The patients were participants in three multicenter clinical trials conducted from January, 1998, through June, 2004, at seventeen geographically diverse member sites of the University of Rochester Cancer Center Community Clinical Oncology Program. All patients were chemotherapy-naïve, 18 or older and were about to begin a first cancer treatment regimen containing cisplatin, carboplatin, or doxorubicin. Patients receiving concurrent radiotherapy or interferon, or with clinical evidence of bowel obstruction or symptomatic brain metastases, were excluded. All patients received a 5-HT3 receptor antagonist prior to chemotherapy. Dexamethasone or other corticosteroids were allowed, as were all ancillary treatments as appropriate for control of symptoms caused by the cancer or its treatment. The three studies, described briefly below with demographic and clinical details provided in Table 1, were all randomized clinical trials testing interventions to reduce CINV. The primary results of each study have been published elsewhere. [13, 22, 23] Written informed consent was obtained from each participant prior to data collection.
In Study I, 360 patients were enrolled in a study testing the effect of an informational expectancy manipulation on CINV. All patients received ondansetron with dexamenthasone on the day of the treatment. Analyses of the 325 (73% female) evaluable patients showed that the expectancy manipulation reduced patients’ reported expectations for the development of nausea but did not reduce occurrence of nausea.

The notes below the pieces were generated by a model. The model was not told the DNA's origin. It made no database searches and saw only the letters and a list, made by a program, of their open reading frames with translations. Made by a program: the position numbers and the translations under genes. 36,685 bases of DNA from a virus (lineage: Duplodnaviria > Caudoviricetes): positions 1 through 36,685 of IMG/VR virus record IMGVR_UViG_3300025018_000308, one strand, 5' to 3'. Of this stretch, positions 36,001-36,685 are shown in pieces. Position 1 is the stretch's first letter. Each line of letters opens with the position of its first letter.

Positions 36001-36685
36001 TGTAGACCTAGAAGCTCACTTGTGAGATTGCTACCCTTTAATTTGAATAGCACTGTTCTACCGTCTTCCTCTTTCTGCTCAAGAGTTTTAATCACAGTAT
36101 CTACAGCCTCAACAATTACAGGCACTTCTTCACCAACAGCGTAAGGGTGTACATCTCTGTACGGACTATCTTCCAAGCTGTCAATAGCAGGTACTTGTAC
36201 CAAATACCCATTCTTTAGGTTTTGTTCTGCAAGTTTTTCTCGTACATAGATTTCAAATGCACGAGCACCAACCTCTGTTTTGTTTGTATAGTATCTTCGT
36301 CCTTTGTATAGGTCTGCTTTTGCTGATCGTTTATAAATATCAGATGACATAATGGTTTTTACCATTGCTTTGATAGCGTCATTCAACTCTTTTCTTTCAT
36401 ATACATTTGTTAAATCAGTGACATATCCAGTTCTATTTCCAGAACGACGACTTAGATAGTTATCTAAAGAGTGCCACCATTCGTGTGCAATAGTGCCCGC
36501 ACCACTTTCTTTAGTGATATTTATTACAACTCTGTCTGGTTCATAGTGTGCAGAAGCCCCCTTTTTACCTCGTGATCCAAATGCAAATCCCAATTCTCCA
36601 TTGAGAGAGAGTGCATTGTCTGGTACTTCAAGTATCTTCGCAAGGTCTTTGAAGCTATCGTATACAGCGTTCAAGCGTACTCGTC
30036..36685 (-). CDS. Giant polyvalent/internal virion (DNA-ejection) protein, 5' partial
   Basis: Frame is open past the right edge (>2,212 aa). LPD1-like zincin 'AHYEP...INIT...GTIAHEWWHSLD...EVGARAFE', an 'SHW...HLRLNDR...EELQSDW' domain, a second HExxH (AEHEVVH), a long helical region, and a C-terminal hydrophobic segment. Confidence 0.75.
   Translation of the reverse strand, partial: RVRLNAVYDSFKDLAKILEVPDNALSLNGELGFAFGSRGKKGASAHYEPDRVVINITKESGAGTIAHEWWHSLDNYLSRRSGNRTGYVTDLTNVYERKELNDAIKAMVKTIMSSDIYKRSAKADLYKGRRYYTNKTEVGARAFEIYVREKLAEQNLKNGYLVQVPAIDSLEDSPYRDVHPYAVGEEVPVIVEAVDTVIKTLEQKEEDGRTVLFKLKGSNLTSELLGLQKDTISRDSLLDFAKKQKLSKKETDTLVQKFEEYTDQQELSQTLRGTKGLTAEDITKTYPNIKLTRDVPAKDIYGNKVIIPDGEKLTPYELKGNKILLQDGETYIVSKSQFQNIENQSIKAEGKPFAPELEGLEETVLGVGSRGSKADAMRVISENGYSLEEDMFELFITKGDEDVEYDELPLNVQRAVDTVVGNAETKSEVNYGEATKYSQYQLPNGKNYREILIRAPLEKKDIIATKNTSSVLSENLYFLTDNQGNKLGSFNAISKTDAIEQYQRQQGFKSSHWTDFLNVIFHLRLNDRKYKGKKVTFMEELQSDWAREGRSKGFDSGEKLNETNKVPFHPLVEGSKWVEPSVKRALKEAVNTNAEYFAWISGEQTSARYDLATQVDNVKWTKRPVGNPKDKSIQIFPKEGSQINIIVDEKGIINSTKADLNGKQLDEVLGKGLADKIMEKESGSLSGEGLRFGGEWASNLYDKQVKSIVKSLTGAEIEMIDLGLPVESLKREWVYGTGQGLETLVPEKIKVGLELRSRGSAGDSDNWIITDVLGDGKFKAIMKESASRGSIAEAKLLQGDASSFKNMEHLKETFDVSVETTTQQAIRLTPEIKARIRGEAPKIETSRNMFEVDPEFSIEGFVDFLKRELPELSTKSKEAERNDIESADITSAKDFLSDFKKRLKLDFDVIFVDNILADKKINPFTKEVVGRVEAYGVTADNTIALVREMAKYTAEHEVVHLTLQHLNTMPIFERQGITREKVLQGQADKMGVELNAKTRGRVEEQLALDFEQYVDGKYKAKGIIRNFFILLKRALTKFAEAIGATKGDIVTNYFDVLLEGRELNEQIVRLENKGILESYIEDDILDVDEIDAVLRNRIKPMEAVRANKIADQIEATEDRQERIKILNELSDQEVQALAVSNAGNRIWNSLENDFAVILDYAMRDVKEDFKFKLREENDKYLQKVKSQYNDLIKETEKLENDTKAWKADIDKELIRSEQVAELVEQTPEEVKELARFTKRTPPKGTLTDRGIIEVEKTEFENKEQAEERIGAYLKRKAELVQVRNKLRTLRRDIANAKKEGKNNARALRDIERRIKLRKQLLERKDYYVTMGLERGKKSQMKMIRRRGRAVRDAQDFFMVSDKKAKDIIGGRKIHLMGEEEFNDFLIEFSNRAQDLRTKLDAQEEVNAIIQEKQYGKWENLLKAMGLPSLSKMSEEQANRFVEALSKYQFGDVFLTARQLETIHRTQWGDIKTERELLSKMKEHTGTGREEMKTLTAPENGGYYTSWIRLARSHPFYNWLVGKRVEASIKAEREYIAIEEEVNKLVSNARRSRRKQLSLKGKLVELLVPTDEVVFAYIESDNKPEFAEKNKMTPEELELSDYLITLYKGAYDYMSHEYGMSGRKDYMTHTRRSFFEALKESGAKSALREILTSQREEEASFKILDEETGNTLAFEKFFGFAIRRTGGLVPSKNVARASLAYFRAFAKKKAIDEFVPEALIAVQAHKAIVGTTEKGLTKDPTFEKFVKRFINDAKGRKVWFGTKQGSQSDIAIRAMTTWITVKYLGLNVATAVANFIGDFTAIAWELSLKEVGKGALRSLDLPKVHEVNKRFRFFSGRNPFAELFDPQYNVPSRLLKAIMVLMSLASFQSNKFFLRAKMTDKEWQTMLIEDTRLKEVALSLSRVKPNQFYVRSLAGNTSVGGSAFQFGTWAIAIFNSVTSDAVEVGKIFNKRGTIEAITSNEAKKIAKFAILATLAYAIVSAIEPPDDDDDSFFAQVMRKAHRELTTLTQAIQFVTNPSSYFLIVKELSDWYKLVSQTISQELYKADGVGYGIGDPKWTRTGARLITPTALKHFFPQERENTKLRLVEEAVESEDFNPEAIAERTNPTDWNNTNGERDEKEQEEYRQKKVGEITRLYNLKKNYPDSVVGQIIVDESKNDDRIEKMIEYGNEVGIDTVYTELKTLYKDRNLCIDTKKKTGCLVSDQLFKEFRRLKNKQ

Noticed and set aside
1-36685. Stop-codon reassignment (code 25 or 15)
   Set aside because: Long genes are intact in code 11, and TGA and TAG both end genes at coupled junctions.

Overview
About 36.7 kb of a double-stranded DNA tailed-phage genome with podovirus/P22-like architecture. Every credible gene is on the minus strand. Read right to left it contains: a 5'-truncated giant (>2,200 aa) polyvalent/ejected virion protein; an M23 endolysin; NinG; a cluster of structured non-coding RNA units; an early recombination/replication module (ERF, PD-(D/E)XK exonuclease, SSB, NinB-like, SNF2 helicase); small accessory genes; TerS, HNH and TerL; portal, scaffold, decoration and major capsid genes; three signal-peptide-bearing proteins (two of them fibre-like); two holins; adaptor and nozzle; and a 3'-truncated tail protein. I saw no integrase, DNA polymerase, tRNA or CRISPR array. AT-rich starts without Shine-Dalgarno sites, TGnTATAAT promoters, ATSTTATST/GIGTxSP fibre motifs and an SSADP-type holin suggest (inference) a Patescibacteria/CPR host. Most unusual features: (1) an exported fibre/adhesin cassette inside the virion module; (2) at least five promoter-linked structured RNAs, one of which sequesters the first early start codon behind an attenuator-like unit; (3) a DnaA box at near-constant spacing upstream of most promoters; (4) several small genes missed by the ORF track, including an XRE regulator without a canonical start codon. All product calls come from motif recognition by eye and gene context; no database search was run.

In Study II, 739 patients were randomly assigned to 1) acupressure bands, 2) an acustimulation band, or 3) a no band control condition as an adjunct to standard antiemetics for the relief of CINV. Of these, 700 (92%female) provided evaluable data and patients in the acupressure condition experienced less nausea on the day of treatment compared to controls, p < .05. However, there were no significant differences in delayed nausea or vomiting among the three treatment conditions.
In Study III, 671 (94% female) patients receiving doxorubicin-based chemotherapy were enrolled in a three-arm study that detected no difference in the ability of a serotonin receptor antagonist vs. prochlorperazine (given regularly three times daily or taken only as needed for symptoms) to control the severity of delayed nausea following their first infusion of chemotherapy.
Demographic data and detailed information about diagnosis, chemotherapy agents, and antiemetics were provided by self-report questionnaires or abstracted from medical records by study personnel.
Nausea and emesis were measured in each study by a four-day patient report diary developed for this purpose by Burish and Carey. Each day was divided into four segments (morning, afternoon, evening, night) and patients reported the severity of nausea and number of vomiting episodes for the latter three periods on the day of treatment and for all four periods on the three following days (15 total reporting times). Severity of nausea was assessed on a 7-point rating scale, anchored at one end by 1 = “Not at all nauseated" and at the other end by 7 = "Extremely nauseated." The description “Moderately nauseated” was centered on the scale below the 4. Patients were given the questionnaires to complete at home.